Of the ten spring-barley genotypes tested in field conditions, Vivar, Excel and Ponoka, were consistently high in NUE across growth years and N levels. Vivar grown in potted growth-chamber trials also had high NUE; therefore, this genotype is consistently high in NUE across complex to simplistic growth environments.
All the hydroponically grown genotypes showed a decrease in NUpE as the N supply increased. This suggests that when barley is grown hydroponically there is less pressure on the plants to be efficient at N uptake when there is enough or abundant N supply at 4 mm and 8 mm N. Root architecture of the hydroponically grown barley was also seen to be affected by the available N, in that the dry weight was reduced in the low-N environment while the root length was increased. This is opposite to the N uptake efficiencies calculated from the field-grown barley; however, both field-grown barley and hydroponically grown barley were consistent in showing Vivar as the highest NUpE genotype of the tested barley.
The average grain yields of the spring barley grown in field conditions (Table 2) showed that in 2007 the average yield was larger in the high-N field; however, in 2008 the average yield was larger in the low-N trial. This effect is most likely to be due to the precipitation pattern and field topography, allowing for increased soil moisture in some areas and not in others (Table S1 in Supplementary data, available online).
Other field-based studies have shown differences in the NUE of barley genotypes (Sinebo et al., 2004; Abeledo et al., 2008; Anbessa et al., 2009). Anbessa et al. (2009) determined that NUE-superior spring-barley genotypes were not correlated to spike-type group, and the high NUE genotypes were Vivar and Xena, both modern varieties that showed highest grain yield per unit of available N under low-N conditions and averaged over many different soil types. Also no correlation was seen between high NUE and spike-type group in field conditions. In the potted growth-chamber trial, only one of the four genotypes tested – CDC-Copeland – was a two-row type. CDC-Copeland was sensitive to N treatment in growth-chamber conditions, faring poorer in terms of shoot and root biomass, grain yield and NUE than the six-row types at the four different N levels. There has been a report of yield differences between two- and six-row spike-type winter barley genotypes grown in field conditions, where six-row types out-yielded two-row types by 4–11 %, depending on the available N level (Le Gouis et al., 1999). A growth-chamber trial with a larger number of two -and six-row types would be required to determine the validity of a spike-type difference in NUE under those conditions.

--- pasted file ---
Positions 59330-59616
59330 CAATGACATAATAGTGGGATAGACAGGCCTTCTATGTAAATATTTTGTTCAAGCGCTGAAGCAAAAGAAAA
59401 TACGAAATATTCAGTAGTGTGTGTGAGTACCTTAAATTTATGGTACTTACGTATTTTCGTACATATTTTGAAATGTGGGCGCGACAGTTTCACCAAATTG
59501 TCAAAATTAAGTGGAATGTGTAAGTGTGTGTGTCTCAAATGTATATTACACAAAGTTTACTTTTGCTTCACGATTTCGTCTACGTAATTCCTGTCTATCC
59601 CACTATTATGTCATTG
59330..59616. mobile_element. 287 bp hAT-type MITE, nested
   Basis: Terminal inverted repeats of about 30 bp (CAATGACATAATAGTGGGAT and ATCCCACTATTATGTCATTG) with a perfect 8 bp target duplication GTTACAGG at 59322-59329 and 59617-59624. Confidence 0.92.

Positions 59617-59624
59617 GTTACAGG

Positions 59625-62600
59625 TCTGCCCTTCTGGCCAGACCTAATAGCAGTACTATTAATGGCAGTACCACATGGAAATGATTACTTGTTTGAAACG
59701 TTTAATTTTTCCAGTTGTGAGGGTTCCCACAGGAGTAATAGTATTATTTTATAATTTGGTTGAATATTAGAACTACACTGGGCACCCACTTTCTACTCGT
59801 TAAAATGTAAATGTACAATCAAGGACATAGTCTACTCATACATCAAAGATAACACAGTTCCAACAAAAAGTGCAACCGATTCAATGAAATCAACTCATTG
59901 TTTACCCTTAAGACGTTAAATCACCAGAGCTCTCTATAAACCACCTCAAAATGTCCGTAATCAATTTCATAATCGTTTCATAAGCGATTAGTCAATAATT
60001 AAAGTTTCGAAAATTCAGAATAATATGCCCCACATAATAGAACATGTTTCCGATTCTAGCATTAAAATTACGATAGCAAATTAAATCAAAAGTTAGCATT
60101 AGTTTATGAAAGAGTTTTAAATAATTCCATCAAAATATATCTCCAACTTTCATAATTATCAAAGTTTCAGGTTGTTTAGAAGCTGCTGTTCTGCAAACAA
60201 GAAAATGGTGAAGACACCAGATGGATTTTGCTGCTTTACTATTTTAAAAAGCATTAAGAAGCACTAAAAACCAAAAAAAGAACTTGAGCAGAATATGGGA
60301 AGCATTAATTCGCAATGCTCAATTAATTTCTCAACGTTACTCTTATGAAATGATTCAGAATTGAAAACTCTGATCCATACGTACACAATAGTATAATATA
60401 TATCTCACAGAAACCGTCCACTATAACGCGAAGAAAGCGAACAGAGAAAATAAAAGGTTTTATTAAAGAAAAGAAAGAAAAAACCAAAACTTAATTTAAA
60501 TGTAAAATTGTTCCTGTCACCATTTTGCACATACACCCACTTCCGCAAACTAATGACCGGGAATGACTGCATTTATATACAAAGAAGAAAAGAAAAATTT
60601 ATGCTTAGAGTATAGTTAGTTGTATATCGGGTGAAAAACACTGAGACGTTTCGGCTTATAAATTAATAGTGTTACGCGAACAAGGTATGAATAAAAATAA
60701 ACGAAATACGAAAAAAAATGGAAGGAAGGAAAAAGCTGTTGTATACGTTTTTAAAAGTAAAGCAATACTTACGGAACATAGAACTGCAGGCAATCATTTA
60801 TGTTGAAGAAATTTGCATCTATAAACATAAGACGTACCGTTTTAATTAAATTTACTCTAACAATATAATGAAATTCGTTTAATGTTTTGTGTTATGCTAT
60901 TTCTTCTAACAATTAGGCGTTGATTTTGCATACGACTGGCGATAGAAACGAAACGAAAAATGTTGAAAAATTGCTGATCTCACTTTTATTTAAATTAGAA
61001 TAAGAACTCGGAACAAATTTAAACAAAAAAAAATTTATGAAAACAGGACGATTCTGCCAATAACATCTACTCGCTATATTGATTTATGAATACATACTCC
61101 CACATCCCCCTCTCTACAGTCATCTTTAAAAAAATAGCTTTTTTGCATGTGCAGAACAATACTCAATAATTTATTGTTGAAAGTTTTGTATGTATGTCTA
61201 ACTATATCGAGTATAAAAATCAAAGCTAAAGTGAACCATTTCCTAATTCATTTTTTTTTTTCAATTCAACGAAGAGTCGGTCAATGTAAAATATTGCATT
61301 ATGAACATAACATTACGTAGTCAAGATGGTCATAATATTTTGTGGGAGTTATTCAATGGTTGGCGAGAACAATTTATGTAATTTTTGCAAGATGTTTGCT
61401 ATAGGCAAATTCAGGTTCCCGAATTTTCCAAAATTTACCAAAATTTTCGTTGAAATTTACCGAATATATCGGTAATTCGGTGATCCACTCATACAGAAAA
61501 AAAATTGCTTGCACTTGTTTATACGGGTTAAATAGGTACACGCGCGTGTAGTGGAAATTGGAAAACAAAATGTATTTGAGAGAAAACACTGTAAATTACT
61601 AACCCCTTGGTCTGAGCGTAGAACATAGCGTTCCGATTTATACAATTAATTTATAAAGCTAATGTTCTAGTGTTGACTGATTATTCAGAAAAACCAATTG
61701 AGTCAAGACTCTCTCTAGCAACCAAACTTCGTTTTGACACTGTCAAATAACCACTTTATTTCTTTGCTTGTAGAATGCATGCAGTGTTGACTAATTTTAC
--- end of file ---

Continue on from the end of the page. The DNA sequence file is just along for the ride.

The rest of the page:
The metabolite analysis illustrated the importance of examining genotypes undergoing NUE improvement, by either breeding or biotechnology, using a growth system such as hydroponics with fewer variables and with the ability to allow researchers to analyse roots as well as shoots easily. There was a clear concentration difference in some key N metabolism-associated amino acids between roots and shoots of the genotypes grown hydroponically, although there was little difference in metabolite concentrations according to genotype. The roots of both Vivar and Kasota were elevated in gln when grown at 4 mm and 8 mm N, while the shoots of both genotypes were elevated in glu and ala at all three N concentrations examined. Correlating this with NUpE calculations for the hydroponically grown genotypes suggests that when NUpE is high, at the lowest N supply the N is not only efficiently taken up by the roots but is also efficiently utilized in the roots and mobilized to the shoots. Once N is taken up by the plant it is very quickly assimilated into amino acids, which can take place in the root or shoot. Key N metabolism amino acids such as glm, glu, ala, asp and asn have been found to play roles as N carriers throughout tissues and be involved in signalling and regulatory pathways important to the plant N status and growth (Moose and Below, 2009). The metabolite analysis suggests that glu and ala are transported as N carriers to the shoots for further assimilation and possibly as signalling or regulatory components.